By Paula Ebben, WBZ-TVBy Paula Ebben

BOSTON (CBS) — First we had raindrops falling on our heads; now it’s acorns. But why?

We started talking about this after WBZ meteorologist Barry Burbank posted a blog about all of the acorns at his house, and it struck a chord. People started commenting and shared his blog, so we went out to see what’s going on.


“They’re fun to kick and squash between my feet, and they’re kind of pretty,” says one woman taking a walk around Jamaica Pond on Monday. The acorns are pretty and plentiful. It’s a bumper crop.


Roger Wrubel of Mass Audubon’s Habitat and Education Center in Belmont. (WBZ-TV)

Roger Wrubel at Mass Audubon‘s Habitat and Education Center in Belmont says it’s all part of a cycle; an irregular cycle.

“Probably from about two-to-five years, oak trees will produce lots more acorns than they usually do,” he says.

Oak trees. (WBZ-TV)

Oak trees. (WBZ-TV)

And the oaks know what they’re doing.

“The tree wants to produce young trees, so by flooding the system with acorns in one year, it overwhelms the predators that are out there,” says Wrubel. So squirrels and other critters won’t be able to eat all the acorns, ensuring that many will become oak trees.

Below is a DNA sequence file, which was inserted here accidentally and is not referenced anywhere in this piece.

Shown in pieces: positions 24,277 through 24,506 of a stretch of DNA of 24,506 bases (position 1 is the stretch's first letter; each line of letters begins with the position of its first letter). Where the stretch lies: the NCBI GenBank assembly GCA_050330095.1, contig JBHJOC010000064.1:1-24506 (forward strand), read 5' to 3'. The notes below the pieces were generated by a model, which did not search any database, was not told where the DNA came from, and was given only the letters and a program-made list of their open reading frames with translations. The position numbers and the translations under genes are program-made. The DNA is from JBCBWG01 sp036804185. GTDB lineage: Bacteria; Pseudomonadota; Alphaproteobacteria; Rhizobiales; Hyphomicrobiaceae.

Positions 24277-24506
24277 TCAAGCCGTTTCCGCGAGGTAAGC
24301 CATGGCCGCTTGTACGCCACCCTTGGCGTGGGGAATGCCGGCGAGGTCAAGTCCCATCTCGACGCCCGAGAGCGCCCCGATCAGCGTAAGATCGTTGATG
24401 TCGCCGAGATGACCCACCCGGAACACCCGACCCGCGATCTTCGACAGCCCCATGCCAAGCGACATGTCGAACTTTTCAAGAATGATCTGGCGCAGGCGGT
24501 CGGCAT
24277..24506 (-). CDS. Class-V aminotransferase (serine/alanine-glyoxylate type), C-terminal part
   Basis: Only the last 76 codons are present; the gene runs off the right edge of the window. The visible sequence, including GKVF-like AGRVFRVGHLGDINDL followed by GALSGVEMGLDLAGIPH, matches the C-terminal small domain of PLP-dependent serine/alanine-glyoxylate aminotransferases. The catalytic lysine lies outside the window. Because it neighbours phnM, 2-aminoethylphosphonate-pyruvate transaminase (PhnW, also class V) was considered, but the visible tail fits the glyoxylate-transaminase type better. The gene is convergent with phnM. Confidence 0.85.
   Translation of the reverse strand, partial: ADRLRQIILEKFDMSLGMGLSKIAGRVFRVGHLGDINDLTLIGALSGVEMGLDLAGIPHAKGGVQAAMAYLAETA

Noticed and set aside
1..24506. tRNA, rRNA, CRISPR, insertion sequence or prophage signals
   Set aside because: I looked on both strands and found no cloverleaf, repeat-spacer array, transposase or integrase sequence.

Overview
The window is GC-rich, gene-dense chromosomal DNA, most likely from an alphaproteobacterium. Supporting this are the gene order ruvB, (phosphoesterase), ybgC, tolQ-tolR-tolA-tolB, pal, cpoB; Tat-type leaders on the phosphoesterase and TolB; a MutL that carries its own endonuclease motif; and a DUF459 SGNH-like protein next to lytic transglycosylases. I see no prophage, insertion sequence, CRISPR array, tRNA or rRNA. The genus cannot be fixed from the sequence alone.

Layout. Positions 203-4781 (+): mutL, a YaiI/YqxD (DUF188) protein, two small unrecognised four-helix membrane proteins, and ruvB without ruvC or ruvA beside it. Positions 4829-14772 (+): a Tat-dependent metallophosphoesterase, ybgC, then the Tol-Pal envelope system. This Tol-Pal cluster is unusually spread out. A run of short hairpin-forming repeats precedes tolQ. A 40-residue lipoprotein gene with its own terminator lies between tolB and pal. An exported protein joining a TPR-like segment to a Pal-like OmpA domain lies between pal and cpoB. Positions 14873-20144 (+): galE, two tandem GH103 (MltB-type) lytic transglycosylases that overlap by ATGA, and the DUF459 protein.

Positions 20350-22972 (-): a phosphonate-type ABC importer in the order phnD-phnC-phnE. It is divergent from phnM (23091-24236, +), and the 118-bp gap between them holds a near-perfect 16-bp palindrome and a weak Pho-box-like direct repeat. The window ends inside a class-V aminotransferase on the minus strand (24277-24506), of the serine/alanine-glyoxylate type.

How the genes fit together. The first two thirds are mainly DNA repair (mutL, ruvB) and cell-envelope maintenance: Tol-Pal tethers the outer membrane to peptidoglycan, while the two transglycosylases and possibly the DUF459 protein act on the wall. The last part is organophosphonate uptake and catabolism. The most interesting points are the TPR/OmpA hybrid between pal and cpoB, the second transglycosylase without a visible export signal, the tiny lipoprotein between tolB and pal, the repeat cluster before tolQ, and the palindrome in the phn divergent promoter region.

A squirrel. (WBZ-TV)

A squirrel. (WBZ-TV)

But there could be a downside. Deer and mice like acorns so they’ll flourish, and since they often carry ticks that carry Lyme disease, watch out next spring. But don’t worry about one thing: more acorns does not signal a bad winter to come.

“There’s no correlation between the amount of snowfall or the temperature with acorn production. So we don’t have to worry about that one,” says Wrubel.


Leave a Reply

Please log in using one of these methods to post your comment:

Google+ photo

You are commenting using your Google+ account. Log Out /  Change )

Twitter picture

You are commenting using your Twitter account. Log Out /  Change )

Facebook photo

You are commenting using your Facebook account. Log Out /  Change )


Connecting to %s